Among men over 65 years we found a reduced chance of spirometry if they lived alone. Our findings are in concordance with other studies; being married/cohabitating has been associated with improved blood pressure control among the elderly . Having a spouse is also shown to improve management of diabetes, primarily due to the positive influence a spouse has on health behaviour, and men seem more receptive to this positive influence .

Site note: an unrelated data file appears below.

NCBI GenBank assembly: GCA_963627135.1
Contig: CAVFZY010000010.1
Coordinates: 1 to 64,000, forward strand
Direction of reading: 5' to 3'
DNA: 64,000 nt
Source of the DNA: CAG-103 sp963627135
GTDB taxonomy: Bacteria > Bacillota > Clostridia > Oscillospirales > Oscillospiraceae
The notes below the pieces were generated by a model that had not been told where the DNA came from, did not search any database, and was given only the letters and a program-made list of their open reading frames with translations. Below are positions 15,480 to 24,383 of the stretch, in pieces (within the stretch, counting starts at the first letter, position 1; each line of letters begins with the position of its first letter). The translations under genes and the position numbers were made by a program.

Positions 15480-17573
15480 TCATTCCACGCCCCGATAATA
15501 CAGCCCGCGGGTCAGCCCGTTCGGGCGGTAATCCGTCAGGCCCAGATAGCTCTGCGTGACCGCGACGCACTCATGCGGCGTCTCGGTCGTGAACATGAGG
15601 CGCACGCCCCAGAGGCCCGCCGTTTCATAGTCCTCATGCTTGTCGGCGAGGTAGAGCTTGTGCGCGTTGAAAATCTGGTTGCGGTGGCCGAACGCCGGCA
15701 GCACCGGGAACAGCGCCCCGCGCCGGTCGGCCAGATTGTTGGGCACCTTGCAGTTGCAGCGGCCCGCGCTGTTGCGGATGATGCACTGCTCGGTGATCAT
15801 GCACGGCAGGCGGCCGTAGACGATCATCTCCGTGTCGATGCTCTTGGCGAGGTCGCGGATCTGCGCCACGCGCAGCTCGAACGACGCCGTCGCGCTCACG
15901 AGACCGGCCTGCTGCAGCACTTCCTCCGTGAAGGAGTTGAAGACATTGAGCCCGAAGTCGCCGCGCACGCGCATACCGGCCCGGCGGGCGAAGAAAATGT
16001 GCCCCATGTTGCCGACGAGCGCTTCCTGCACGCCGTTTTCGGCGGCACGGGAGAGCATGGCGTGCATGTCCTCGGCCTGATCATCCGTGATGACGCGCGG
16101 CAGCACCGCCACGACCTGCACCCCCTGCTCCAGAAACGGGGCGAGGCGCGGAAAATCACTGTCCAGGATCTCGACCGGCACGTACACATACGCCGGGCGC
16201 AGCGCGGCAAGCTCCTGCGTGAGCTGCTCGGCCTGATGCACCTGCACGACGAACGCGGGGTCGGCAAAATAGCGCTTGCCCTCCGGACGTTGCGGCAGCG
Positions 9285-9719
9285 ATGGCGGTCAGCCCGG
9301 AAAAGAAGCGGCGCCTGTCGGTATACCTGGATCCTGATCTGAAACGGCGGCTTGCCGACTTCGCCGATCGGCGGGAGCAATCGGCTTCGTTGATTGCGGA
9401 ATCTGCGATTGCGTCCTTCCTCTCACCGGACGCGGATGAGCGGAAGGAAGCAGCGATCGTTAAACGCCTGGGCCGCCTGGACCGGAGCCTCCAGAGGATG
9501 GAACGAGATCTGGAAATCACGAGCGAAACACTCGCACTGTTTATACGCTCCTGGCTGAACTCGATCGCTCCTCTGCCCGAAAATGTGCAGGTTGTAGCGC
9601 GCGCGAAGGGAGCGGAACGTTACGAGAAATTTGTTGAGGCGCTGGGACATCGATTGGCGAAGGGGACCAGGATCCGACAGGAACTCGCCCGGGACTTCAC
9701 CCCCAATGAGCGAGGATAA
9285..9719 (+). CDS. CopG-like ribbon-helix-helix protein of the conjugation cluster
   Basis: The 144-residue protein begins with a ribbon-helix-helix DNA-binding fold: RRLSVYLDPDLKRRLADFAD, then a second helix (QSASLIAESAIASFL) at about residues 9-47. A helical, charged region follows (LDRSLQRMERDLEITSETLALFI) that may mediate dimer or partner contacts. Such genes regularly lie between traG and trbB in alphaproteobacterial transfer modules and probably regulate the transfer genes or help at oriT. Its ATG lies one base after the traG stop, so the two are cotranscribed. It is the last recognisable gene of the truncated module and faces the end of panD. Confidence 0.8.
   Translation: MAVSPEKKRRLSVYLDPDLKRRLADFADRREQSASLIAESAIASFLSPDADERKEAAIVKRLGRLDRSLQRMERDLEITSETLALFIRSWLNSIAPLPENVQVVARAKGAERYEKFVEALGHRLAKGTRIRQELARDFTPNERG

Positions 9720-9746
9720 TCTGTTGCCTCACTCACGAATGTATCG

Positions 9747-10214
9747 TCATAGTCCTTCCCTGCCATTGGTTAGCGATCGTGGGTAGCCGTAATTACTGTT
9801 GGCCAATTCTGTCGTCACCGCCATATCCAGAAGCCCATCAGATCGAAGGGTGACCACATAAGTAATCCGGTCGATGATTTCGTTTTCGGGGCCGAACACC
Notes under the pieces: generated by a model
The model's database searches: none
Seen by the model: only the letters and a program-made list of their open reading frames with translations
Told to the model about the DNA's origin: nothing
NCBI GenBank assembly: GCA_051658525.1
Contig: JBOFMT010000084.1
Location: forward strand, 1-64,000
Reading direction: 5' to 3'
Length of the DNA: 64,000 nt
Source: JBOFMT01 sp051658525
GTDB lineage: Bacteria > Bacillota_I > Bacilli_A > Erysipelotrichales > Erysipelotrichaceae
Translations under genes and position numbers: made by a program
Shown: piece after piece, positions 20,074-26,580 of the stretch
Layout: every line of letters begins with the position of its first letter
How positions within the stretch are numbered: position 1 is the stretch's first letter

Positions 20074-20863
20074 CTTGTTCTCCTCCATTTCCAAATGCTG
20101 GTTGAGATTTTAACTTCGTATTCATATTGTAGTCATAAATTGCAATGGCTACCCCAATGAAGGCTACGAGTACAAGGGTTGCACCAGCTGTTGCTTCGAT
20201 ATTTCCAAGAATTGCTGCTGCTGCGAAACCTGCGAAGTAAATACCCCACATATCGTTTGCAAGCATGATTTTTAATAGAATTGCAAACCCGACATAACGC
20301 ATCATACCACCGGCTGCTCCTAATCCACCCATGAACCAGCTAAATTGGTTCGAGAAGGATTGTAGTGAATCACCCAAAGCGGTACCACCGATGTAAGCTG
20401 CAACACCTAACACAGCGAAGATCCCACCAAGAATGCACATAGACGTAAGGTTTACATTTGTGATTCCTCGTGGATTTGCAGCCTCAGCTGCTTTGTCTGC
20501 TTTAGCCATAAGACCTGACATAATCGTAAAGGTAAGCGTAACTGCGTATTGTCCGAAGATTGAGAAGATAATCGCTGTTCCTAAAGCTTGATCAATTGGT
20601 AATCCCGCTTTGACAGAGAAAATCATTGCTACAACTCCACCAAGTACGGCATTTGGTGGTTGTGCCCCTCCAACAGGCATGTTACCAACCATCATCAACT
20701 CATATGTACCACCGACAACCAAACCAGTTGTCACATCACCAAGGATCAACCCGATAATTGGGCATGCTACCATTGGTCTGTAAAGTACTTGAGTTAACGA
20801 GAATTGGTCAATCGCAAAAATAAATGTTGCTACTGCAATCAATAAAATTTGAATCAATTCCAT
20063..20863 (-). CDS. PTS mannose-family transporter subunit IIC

Our study demonstrated that being unemployed was associated with not having spirometry performed. We found no other studies examining social inequity in disease management using this parameter. Studies have confirmed that unemployment has a great impact on health and mortality and this pattern is more pronounced among men [32–34]. These studies advocate two main hypotheses: one hypothesis is that unemployment is caused by pre-existing ill health, another that unemployment leads to adverse changes in health behaviour. Despite the fact that we adjusted for disease severity when medication was initiated, thereby adjusting for pre-existing respiratory illness, we still found a clear underuse of spirometry among the unemployed. The reason for this remains unanswered, but one explanation could be patients’ adverse health behaviour; they may also decline spirometry testing because they have fewer resources to engage in the diagnostic process.